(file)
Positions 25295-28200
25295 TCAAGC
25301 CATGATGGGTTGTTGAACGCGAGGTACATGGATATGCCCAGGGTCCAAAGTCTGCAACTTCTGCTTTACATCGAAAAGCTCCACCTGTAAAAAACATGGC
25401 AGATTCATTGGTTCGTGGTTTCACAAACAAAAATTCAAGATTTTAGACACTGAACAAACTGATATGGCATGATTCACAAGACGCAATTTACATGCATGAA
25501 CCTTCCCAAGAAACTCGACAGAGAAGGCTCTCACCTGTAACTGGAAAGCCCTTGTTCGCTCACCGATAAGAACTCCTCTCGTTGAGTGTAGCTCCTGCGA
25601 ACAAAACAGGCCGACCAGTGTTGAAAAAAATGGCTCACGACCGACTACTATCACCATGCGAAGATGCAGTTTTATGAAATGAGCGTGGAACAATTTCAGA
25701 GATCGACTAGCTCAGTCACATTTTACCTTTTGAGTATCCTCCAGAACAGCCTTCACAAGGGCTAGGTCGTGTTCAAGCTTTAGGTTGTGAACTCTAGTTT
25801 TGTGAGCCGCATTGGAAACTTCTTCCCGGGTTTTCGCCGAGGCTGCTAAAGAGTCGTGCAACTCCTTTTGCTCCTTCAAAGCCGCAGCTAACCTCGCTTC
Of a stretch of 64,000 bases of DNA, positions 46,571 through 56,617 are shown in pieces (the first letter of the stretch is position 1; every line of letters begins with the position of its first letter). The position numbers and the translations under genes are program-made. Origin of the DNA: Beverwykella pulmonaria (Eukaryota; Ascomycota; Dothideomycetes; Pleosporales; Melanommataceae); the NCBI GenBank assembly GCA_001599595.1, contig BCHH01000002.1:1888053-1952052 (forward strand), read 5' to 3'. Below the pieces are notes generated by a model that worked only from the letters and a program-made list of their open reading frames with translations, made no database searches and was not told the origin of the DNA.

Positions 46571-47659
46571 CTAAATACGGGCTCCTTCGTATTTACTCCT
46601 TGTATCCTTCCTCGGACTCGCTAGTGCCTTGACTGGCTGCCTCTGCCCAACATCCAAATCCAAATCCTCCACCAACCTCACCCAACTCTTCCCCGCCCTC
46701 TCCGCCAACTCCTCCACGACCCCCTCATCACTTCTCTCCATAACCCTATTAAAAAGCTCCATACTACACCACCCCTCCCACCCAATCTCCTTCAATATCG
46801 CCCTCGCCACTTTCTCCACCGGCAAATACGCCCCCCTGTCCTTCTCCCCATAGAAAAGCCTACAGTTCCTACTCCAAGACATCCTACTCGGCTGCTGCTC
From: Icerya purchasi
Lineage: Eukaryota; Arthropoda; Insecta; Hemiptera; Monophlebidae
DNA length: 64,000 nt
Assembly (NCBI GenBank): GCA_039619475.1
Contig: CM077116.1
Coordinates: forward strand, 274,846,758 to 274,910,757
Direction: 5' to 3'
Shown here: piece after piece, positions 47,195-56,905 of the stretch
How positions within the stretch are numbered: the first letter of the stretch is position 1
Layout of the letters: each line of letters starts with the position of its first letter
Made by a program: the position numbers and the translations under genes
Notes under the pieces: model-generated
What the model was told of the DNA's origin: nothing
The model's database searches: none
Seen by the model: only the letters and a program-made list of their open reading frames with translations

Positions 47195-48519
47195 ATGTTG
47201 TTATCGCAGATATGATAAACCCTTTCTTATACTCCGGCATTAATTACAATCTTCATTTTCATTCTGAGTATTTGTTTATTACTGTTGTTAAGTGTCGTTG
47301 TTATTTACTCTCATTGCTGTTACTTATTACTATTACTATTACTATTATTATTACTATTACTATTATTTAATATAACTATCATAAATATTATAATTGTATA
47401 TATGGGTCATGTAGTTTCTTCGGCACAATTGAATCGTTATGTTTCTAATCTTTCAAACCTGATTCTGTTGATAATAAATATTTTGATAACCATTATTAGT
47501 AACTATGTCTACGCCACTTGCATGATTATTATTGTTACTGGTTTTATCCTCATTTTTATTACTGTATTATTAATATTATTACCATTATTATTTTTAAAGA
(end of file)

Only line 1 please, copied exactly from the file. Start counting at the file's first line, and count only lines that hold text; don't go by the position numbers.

Positions 25295-28200